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Hair dye, dandruff and scalp

Dyeing hair has become increasingly popular. But it might be doing damage to your hair and scalp that you can’t see. Read our guide to find out more.

woman with dark wavy hair in an unusual hairstyle

Hair dye and dandruff – what’s the link?

Is there a link between hair dye and dandruff?

The effect on your hair of salon and box hair dyes is not always limited to a lovely colour.

Hair dye can cause the scalp to itch – but is this dandruff? First of all, it helps to understand what dandruff actually is. While there are a lot of conditions that cause dandruff-like symptoms, what we typically called dandruff is caused by one thing: Malassezia globosa.

Malassezia globosa is a microbe that lives on the scalp. It survives off the natural oils present on your scalp, and for many of us, it is pretty harmless.

Unfortunately, sometimes people are sensitive to it - and in those cases the body responds by showing the signs of dandruff.


The simple truth is that hair dyes themselves don’t create dandruff. However, if you’re already prone to get dandruff, hair dye could contribute to a flare-up.

So, what’s actually happening on the scalp?

First, the chemicals in hair dyes can remove the protective lipids/oils from your scalp, leaving it exposed and vulnerable to damage from substances like Malassezia globosa.

This could make it more likely that you will develop dandruff.

Second, the strong chemicals in hair dyes can be harsh by themselves…especially if your scalp is already weakened due to dandruff.


Unfortunately, the damage doesn’t stop at your hair. Frequent scalp exposure to the chemicals used in hair dyes can bring its own problems.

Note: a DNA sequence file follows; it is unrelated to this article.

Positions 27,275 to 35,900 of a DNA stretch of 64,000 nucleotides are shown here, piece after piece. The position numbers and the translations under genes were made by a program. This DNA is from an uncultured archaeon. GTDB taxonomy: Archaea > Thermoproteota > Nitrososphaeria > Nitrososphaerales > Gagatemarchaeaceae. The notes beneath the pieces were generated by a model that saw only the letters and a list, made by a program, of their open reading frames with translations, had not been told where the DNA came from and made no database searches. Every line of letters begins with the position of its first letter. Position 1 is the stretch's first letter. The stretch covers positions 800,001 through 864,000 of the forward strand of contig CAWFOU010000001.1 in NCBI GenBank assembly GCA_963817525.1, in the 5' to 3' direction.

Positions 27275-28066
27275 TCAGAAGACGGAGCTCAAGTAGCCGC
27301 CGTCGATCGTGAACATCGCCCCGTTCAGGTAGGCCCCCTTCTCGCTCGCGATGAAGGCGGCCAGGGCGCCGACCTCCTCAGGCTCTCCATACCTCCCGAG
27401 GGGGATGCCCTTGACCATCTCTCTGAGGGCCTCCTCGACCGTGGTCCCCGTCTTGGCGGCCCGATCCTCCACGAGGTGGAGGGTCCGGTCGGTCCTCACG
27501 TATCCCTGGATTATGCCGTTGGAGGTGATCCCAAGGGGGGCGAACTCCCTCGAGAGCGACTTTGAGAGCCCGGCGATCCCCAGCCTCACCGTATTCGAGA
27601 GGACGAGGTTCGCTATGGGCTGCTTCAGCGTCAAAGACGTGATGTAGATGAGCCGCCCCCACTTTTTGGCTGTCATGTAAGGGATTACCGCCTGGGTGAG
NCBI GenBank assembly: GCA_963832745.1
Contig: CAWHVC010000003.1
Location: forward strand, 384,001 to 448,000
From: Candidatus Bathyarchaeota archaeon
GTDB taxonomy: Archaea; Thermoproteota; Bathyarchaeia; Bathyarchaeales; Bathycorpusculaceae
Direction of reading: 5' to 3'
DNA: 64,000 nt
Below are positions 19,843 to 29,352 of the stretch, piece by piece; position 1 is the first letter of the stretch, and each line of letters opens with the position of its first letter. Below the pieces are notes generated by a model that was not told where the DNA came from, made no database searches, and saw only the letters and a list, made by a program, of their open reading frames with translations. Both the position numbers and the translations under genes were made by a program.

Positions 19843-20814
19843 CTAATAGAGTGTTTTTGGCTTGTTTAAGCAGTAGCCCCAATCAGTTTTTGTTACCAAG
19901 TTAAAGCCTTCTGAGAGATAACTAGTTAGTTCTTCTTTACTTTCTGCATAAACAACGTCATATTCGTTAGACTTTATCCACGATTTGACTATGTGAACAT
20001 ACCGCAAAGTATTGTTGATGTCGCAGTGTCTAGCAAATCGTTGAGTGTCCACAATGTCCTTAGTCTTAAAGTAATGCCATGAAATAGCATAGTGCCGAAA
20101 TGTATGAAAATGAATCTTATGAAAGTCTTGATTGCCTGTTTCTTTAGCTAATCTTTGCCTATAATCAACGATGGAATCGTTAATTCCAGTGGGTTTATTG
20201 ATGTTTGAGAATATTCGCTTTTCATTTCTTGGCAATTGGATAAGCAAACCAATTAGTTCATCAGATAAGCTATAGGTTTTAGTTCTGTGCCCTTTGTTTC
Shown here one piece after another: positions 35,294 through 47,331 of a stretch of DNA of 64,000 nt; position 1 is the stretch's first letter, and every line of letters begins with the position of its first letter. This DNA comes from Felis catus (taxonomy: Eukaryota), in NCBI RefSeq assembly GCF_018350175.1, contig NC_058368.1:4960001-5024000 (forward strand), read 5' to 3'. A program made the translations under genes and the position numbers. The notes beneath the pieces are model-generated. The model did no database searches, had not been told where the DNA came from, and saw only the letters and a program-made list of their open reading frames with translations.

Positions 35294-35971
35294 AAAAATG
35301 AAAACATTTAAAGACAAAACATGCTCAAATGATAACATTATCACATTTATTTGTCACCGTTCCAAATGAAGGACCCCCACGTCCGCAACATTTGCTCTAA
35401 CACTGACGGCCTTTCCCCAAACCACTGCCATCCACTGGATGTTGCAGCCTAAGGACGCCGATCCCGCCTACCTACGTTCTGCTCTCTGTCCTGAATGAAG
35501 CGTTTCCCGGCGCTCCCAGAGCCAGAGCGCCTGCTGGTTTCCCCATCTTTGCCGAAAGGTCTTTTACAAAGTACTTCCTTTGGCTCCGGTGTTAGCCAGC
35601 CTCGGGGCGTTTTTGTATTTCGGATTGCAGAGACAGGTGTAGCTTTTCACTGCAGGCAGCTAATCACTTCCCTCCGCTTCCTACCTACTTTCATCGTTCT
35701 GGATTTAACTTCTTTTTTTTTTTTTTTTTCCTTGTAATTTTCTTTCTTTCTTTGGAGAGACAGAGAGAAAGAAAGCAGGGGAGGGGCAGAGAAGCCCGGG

These chemicals can remove the protective lipids/oils from your scalp, leaving it exposed and vulnerable to damage from the environment and styling products. Luckily, there are steps you can take to minimize the damage.


Any time you dye your hair you’re exposing yourself to potential problems. But with some care you can easily manage the risk.

The basics:

  • Always follow manufacturer’s usage instructions

  • Start with a healthy scalp: don’t use hair colour until scalp issues like dandruff or psoriasis are resolved

To take care of your hair and scalp after you’ve dyed it, use of a moisturizing shampoo. If you do experience some discomfort or dryness, try a nourishing shampoo to calm your scalp.

Use the conditioners that come with colorants, and regularly use conditioner whenever you shampoo to help protect your hair and scalp.

Before and after colouring, a nourishing shampoo will help strengthen weakened hair, while moisturizing and helping protect the scalp from discomfort. If your scalp is particularly sensitive, a gentle shampoo will help take the sting out of your day-to-day hair routine.